Structure

When Liz and I moved from the Bay Area to Montana, we left behind our jobs, church, gym, friends, and many of our possessions. Much of what we left behind we did so consciously to try out a different pace of life in a different location. We wanted to escape the chronic busyness and rush of the Bay Area and slow our lives down during this period of reflection and introspection. Along the way we’ve discovered other things we’d left behind, whose significance we could only appreciate by their absence. The one which has been on our minds most recently, and the one we’re currently wrestling with, is structure.

In the Bay we experienced structure in our lives in many forms: daily jobs, scheduled workouts twice a week, sunday church, and regular social engagements. There are other ways as well, but those four (professional, physical, spiritual, and social) are the structures we are most affected by having given up.

It takes time, in our case about five or so months, to realize the effects of a lack of structure in your life. An easy test of whether or not your level of structure is working for you, is to look at the last several months of your life and see if you’ve been making progress in all the areas that are important to you. If you have, then it’s likely you’ve got the right structures in place already. If you haven’t, the way we hadn’t, then it’s time to start investigating. A lack of progress on your goals can often mean a lack of effort, and a lack of effort usually means that you don’t recognize the many small opportunities to make progress.

Many of our most important goals aren’t things that can be accomplished in a day, a week, or even a month. They are things that take months or years to realize, and can often be life-long goals, such as overall fitness or relational goals; they require sustained effort over long periods of time. Conversely the same momentum that carries them forward also masks any detrimental changes for a while. If you’re in shape you can eat poorly for a while before it starts to catch up to you. If you’ve attended church regularly you can go for a while without it before you are affected by that lack of community.

After 7 months of our having left much of our structure, the momentum I had in many of those areas has worn out, and I am finding myself with the results of this lack of structure. I have lost strength from not having worked out consistently, I have lost a sense of accomplishment from not having a regular job to go to, I’ve lost some meaningfulness with my relationship with God from not interacting with his children, and I’ve lost enjoyment from not having friends around to grow me and spend time with. I have a large enough body of evidence to show me that the lack of structure in these areas isn’t life-giving for me.

Structure is a two-edge sword however. It’s like money in many ways, it’s very easy become a servant to it, instead of it serving you. I don’t regret throwing off structure for a time because it has allowed me to see which aspects of it are really beneficial and which I don’t function well without.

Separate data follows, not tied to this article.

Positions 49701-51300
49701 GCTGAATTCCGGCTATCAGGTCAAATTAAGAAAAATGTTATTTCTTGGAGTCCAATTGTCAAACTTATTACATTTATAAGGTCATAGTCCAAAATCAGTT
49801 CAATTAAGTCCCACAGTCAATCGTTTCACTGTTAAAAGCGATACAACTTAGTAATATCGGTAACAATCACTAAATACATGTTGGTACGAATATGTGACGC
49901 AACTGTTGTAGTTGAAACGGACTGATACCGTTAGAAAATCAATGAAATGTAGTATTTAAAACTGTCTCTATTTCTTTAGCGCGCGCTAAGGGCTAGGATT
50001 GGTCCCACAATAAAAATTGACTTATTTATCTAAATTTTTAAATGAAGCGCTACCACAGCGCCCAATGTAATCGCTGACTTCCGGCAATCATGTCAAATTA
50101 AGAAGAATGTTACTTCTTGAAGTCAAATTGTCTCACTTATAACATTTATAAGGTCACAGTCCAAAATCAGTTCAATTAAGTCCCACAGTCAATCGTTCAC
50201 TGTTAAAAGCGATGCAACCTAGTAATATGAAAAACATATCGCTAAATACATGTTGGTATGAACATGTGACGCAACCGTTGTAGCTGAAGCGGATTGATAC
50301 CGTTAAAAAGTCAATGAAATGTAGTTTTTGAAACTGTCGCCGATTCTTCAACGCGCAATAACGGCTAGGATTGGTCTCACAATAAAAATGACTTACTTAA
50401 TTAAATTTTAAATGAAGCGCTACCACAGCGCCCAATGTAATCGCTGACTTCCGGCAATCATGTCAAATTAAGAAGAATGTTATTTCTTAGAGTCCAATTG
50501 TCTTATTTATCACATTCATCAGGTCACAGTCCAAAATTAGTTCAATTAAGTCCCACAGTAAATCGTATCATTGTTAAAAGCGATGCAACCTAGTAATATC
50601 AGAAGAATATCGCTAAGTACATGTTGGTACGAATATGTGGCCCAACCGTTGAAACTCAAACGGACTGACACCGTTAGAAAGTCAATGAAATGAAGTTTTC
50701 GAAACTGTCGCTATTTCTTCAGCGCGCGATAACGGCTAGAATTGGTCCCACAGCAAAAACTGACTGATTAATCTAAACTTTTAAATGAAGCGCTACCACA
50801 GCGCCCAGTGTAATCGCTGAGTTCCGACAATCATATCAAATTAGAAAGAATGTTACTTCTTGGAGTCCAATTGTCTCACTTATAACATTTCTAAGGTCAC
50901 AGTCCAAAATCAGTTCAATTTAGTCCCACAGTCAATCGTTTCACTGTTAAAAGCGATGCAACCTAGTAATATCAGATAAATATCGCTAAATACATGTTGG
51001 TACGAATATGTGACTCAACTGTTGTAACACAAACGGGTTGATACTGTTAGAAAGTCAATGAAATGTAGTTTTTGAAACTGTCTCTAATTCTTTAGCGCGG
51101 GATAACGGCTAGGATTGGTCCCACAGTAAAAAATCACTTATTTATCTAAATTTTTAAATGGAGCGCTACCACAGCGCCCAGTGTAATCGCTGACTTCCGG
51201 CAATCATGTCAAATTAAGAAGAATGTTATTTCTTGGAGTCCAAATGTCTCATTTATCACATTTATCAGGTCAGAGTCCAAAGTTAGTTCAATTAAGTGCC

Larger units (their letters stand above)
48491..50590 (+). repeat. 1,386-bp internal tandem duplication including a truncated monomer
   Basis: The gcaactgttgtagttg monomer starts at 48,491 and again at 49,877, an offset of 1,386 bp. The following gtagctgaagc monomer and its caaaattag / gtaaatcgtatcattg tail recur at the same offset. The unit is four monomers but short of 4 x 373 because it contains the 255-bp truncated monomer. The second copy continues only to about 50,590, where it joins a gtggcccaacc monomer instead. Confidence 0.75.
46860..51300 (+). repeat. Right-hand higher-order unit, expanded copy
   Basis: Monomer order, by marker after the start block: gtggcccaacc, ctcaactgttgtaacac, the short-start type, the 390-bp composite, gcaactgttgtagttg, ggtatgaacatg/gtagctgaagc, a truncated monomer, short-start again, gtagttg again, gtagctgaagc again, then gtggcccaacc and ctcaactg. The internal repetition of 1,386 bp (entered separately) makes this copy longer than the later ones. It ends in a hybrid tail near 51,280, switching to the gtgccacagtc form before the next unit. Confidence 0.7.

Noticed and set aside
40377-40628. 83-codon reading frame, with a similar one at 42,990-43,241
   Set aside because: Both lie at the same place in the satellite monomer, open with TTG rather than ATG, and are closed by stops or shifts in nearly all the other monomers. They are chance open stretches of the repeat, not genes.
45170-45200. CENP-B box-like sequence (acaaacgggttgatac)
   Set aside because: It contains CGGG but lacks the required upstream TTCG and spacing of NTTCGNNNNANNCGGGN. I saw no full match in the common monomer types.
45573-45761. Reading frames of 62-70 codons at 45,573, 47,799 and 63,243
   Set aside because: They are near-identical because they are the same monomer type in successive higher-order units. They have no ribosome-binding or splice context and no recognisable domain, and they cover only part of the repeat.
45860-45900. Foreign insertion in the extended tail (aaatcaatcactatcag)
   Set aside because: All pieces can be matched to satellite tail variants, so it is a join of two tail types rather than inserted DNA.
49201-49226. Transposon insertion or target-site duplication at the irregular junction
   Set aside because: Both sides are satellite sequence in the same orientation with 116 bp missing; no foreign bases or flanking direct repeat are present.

The gift Liz and I have given ourselves with this time, even though it can be painful, is that we get to consciously choose into what structure we want in our lives. My life before had become a slow accumulation of structure over the years, most of it unconscious. I had to work 40 hours a week (usually more) because that is what most people did and what my job demanded. I went to church every Sunday because that’s what I had always done. There were always tons of social activities to go to, so I filled my time with them.

In casting off these structures, I can now intentionally introduce several of them back into my life. I miss connecting with my church community, especially my men’s group, but I don’t miss going to church every Sunday. I miss being rewarded for work and I miss the purpose it gave me, but I don’t miss having a structured 9-5 x 5 day schedule and only getting 4 weeks off a year. I miss the availability of social engagements, but I realized that I really just miss a small group of folks that I wish I could spent more time with.

Liz and I have slowly begun to make changes in our lives to impose structure on ourselves. Small things at first that we hope over time will yield larger results. A few examples are:

  • Doing something physically active at least 3 times a week
  • Working on our personal projects at least 2 hours a day, 5 days a week
  • Spending quality and focused time on our relationship at least every two days

We’ve picked these three to address the bigger areas we noticed we weren’t feeling fulfilled in. Over time we may modify and add to these (notice that there is no spiritual goal in here yet), but we thought this was a good set to start with. Some of the goals we’d like to add (church and social related) we don't feel we can successfully address where we are currently living (in Ennis, Montana population 830), so we are looking to move away for this winter and try living somewhere else (the current frontrunner is Missoula, Montana population 60,000).

I’m VERY curious to see the payoff of this new structure in the next several weeks/months and will report back the results when I have some!


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